The ancient world Chronology
1000 to 500 BC central Asia, south China, Indochina.
Spread of iron making, weapons and Confucianism state ideology.
tools across Asia, Europe, and west and Spread of peasant agriculture and
central Africa. Phonetically based Hinduism into south India and then to
scripts in Middle East, Indian Malay peninsular and Cambodia.
subcontinent and Mediterranean area. Indian merchants ﬁnance great
Clearing and cultivation of Ganges Buddhist monasteries, carry religion to
valley in India, new civilisation, rise of Tibet and Ceylon.
four caste system, Vedic religion. AD 200 to 500
Phoenician, Greek and Italian city Chinese Han Empire disintegrates.
states. Uniﬁcation of Middle East into Collapse of urban economy,
rival empires based on Mesopotamia or fragmentation of countryside into
Nile. Emergence of a small number of aristocratic estates, loss of interest in
‘warring states’ in China. ‘classic’ literature. Buddhism spreads
among certain groups.
600 to 300 BC
Flowering of ‘classical’ civilisations. Gupta Empire unites much of in India in
Confucius and Mencius in China. The 5th century, ﬂowering of art and science.
Buddha in India. Aeschylus, Plato, Growing crises in Roman Empire.
Aristotle, Democritus in Greece. Class Technological and economic stagnation.
struggles in Greece. Trade declines. Slavery gives way to
Conquest of Middle East by taxes and rents from peasants bound to
Macedonian armies of Alexander and land. Peasant revolts in France and
of most of Indian subcontinent by Spain. Increased problems in defending
Mauryan Empire of Ashoka. empire’s borders. Rise of cults of Osiris,
Struggles between Plebeians and Mithraism and Christianity.
Patricians in Rome. City conquers Constantine moves capital to Greek city
most of Italy. of Byzantium (330), makes Christianity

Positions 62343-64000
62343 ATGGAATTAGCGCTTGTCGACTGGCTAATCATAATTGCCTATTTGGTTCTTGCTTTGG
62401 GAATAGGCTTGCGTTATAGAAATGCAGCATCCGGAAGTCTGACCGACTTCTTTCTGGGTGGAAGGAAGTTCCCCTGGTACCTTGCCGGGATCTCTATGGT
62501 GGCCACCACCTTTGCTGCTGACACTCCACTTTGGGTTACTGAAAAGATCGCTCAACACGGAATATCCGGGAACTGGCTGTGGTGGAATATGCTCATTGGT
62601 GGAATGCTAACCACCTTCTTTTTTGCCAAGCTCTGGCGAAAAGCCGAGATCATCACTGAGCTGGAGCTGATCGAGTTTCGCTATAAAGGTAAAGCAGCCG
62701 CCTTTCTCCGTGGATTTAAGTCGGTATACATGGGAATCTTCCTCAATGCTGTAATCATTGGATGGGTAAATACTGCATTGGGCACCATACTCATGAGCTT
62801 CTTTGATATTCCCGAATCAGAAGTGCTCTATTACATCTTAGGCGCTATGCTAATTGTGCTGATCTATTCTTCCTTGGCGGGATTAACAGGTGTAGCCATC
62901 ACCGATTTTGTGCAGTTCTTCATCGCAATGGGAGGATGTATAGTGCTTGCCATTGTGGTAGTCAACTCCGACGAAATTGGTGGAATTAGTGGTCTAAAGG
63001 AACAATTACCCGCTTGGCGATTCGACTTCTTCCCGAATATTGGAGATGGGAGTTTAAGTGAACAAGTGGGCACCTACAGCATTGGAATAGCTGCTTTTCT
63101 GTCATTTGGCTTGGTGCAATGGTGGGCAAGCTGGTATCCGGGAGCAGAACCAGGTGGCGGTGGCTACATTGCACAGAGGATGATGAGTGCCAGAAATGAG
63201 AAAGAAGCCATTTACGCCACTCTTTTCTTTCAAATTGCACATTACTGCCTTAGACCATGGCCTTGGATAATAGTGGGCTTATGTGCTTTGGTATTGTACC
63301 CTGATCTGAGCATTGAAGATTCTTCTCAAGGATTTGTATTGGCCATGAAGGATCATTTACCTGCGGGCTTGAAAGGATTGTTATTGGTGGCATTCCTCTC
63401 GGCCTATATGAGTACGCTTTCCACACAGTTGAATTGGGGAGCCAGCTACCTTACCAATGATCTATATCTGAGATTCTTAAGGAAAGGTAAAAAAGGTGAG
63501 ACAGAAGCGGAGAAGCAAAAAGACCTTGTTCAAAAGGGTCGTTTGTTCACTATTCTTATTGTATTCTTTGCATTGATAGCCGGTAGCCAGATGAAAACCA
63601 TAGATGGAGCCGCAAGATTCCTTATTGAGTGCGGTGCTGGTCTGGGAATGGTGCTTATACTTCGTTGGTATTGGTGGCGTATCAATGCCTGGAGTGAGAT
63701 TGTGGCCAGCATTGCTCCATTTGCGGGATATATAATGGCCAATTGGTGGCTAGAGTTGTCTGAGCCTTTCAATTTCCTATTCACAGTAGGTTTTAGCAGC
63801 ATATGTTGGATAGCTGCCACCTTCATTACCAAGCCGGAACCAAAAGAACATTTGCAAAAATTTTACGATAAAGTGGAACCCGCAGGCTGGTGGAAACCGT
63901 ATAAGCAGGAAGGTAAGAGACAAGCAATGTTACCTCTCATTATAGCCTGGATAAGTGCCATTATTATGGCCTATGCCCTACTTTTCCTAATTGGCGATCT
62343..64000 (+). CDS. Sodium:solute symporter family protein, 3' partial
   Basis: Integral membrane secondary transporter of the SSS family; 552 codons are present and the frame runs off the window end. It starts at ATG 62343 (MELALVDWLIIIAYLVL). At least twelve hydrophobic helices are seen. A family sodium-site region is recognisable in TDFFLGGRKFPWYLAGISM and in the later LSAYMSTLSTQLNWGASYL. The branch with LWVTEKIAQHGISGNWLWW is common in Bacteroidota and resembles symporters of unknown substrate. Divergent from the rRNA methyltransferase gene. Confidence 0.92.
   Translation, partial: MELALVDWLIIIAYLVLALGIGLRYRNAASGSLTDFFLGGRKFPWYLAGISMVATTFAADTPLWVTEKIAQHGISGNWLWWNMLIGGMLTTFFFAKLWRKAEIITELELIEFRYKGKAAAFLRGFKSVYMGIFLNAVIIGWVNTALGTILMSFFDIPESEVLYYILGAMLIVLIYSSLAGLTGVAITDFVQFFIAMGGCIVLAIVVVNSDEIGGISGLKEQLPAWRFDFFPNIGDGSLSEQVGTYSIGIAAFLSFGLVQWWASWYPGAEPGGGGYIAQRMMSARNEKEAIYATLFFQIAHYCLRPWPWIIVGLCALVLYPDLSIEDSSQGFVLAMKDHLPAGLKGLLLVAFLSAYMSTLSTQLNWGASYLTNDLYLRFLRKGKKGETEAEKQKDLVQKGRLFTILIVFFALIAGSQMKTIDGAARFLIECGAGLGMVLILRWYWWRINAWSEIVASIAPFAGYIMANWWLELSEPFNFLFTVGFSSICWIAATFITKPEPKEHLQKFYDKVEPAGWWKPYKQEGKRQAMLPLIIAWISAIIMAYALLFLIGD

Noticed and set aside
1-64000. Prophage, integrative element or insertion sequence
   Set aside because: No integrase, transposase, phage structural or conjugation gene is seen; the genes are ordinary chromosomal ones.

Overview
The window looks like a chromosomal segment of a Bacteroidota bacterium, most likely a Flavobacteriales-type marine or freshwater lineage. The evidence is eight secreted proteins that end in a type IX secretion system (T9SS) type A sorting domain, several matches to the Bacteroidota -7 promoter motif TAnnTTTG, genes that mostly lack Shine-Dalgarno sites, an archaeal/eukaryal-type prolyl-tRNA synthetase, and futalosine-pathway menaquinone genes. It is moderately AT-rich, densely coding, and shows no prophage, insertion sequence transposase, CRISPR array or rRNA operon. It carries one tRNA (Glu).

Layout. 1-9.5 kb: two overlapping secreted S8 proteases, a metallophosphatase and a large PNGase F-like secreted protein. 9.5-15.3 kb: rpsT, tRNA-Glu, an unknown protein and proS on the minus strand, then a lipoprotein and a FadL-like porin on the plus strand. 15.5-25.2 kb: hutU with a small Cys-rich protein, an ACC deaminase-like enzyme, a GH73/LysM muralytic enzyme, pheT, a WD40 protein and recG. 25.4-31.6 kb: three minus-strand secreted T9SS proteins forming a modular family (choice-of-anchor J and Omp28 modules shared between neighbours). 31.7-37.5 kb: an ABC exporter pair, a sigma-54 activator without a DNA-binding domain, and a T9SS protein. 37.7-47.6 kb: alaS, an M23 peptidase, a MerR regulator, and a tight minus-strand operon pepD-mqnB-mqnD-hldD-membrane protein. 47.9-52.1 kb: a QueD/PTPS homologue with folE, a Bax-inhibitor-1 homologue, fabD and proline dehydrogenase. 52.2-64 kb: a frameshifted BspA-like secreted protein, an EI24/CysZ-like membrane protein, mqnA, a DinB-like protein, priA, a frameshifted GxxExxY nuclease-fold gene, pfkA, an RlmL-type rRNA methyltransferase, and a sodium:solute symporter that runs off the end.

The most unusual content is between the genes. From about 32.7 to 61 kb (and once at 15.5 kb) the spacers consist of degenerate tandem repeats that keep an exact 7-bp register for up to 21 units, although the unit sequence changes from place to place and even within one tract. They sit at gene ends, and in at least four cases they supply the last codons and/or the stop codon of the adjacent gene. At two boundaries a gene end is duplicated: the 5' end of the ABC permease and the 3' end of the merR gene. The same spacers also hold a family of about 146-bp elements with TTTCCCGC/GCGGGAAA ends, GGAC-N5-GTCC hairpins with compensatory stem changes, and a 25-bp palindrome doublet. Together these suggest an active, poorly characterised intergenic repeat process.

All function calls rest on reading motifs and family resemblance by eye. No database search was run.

300 to 1 BC the empire’s ofﬁcial religion. Persecution
Disintegration of Mauryan Empire in of pagan religions, other Christian
India, but continued growth of trade beliefs and Jews. Rise of monasticism.
and handicraft industry. Hindu Division of empire. Loss of England to
Brahmans turn against cow slaughter. empire (407). Alarick’s Goths sack
First Ch’in emperor uniﬁes north
China. Massive growth of iron AD 500 and after
working, handicraft industries and ‘Dark Ages’ in western Europe.
trade. Building of Great Wall and of Population falls by half. Collapse of
canal and road systems. Peasant revolt trade, town life and literacy.
brings Han Dynasty to power. Eastern empire survives to reach peak
Rome conquers whole Mediterranean under Justinian in 530s-550s, with
region and Europe south of Rhine. building of Saint Sophia cathedral,
Spread of slavery and impoverishment of then declines.
peasantry in Italy. Peasants support Collapse of Gupta Empire in India.
Gracchus brothers, murdered in 133 and Decline of trade, towns, use of money
121. Slave revolts in Sicily (130s) and in and Buddhist religion. Agriculture and
Italy under Spartacus (70s). Civil wars. artisan trades carried out in virtually
Julius Caesar takes power 45. Augustus self contained villages for beneﬁt of
becomes emperor 27. feudal rulers. Ideological domination
AD 1 to 200 by Brahman priests. Full establishment
Peak of Roman Empire. Crushes revolt of elaborate hierarchy of many castes.
in Palestine AD 70. Paul of Tarsus Decline in literature, art and science.
splits new sect of ‘Christians’ away
from Judaism. Continued fragmentation of China
until rise of Sui Dynasty (581) and
Discovery of steel making in China. then T’ang Dynasty (618) see revival
Extension of Han Empire into Korea, of economy and trade.
44 Chapter 1
Iron and empires
The second great phase in the history of civilisation began among the
peasants and pastoralists who lived in the lands around the great empires,
not in the states dominated by the priests and pharaohs. It depended on
the efforts of people who could learn from the achievements of the
urban revolution—use copper and bronze, employ the wheel, even adapt
foreign scripts to write down their own languages—without being sucked
dry by extortion and brainwashed by tradition.
There were societies across wide swathes of Eurasia and Africa which
began to make use of the technological advances of the ‘urban revo-
lution’. Some developed into smaller imitations of the great empires—
as seems to have been the case with Solomon’s empire in Palestine,
described in the Old Testament. Others were much less burdened, at
ﬁrst, with elaborate, expensive and stultifying superstructures. There was
greater freedom for people to innovate; and also greater incentive for
them to do so.
The adoption of these techniques was accompanied by concen-
tration of the surplus in the hands of ruling classes, much as had hap-
pened in the original urban revolutions. But these were new ruling
classes, from l